‘If something went wrong we’d say “10% off crabs and lobster!” Then I’d call the boss up and say stick an extra fiver on the shellfish.’
– a guide to good business management, aboard the ferry to Sark.
My sister and I awake in a cramped one-person tent, that through parsimony and a preference for adventure, we’ve elected to sleep in as we explore the Channel Islands. We’re camped on the north-western edge of Jersey, a pleasant yet surprisingly small island off the coast of France. For some centuries it is has been the possession of the British Crown, and much of its French or Jerriais identity has disappeared over the last fifty years, as English and Scottish migrants have arrived to work in its burgeoning finance sector. The country is a tax haven, though do not expect to see gated mansions or humongous yachts, and those who benefit most from Jersey’s arrangements are also offshore.
‘well what can you do? I’ve given up caring!’
– John’s life-philosophy, in St. Aubin, Jersey.
We awake at Pebble Bank caravan park in Wyke Regis, on the edge of Weymouth, overlooking the small island of Portland and the impressive formation of Chesil Beach in the distance. The caravan park is itself filled with silent, empty static caravans and motor homes, and the occasional grown-up biker with lambretta tattooed on a leg or a Harley tattoo on an arm pops in and utters a gruff hullo as I dress and brush my teeth in the loos. We head out early, hoping to catch the morning’s ferry to Jersey, and we’re joined along the interminable walk through amnesiac suburbia by the occasional schoolkid walking by. Most are being ferried to wherever in huge range rovers that’ve never seen a peaty bog or flooded ford. It’s dullness about us, of a safe and suburban kind that seems homely if a little dispiriting.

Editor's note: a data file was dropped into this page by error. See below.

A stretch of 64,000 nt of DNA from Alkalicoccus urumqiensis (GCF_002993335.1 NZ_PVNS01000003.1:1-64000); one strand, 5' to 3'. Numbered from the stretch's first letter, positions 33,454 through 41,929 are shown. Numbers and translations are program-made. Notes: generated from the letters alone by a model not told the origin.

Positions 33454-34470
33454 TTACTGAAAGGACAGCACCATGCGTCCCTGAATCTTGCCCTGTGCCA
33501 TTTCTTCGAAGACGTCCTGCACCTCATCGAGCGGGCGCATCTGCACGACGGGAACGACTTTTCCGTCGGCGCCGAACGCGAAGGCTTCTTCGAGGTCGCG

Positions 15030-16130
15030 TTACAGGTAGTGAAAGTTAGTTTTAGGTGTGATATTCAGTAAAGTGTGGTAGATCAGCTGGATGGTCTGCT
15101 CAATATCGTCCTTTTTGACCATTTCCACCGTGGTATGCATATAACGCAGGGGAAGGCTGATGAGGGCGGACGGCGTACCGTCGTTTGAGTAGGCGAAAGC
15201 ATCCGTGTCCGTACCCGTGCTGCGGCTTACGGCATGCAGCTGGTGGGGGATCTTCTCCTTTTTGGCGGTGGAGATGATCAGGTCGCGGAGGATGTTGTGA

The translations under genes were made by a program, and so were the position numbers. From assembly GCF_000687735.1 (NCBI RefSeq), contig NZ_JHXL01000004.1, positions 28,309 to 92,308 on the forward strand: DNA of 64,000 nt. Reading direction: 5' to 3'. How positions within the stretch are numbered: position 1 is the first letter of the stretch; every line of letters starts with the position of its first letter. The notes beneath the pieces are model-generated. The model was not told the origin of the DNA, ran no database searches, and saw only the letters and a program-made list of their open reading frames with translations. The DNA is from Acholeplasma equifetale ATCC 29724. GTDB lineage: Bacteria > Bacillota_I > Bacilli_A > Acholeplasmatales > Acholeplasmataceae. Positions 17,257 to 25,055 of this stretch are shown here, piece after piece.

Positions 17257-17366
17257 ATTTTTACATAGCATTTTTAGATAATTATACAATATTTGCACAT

Further down the hill we pass Weymouth’s harbour, and cut along St Mary Street and down Custom Quay road towards the ferry port. Walking takes around two and a half times as long as cycling, but we reach the place on time. The cost of the ferries is very high, around £100 each for in effect a return journey and a one-hour crossing between Jersey and Guernsey. Pricey, eh! Given that these are tax haven states, and whose ferry company presumably also benefits from such low taxation,it’s a little frustrating, but not unexpected. This is a part of the world where they will refuse you tap water, remember, citing its cost. People are rich here without having ever sweated in their lives, unless you count that time they struggled to digest a third helping from the local chain pub’s Sunday carvery.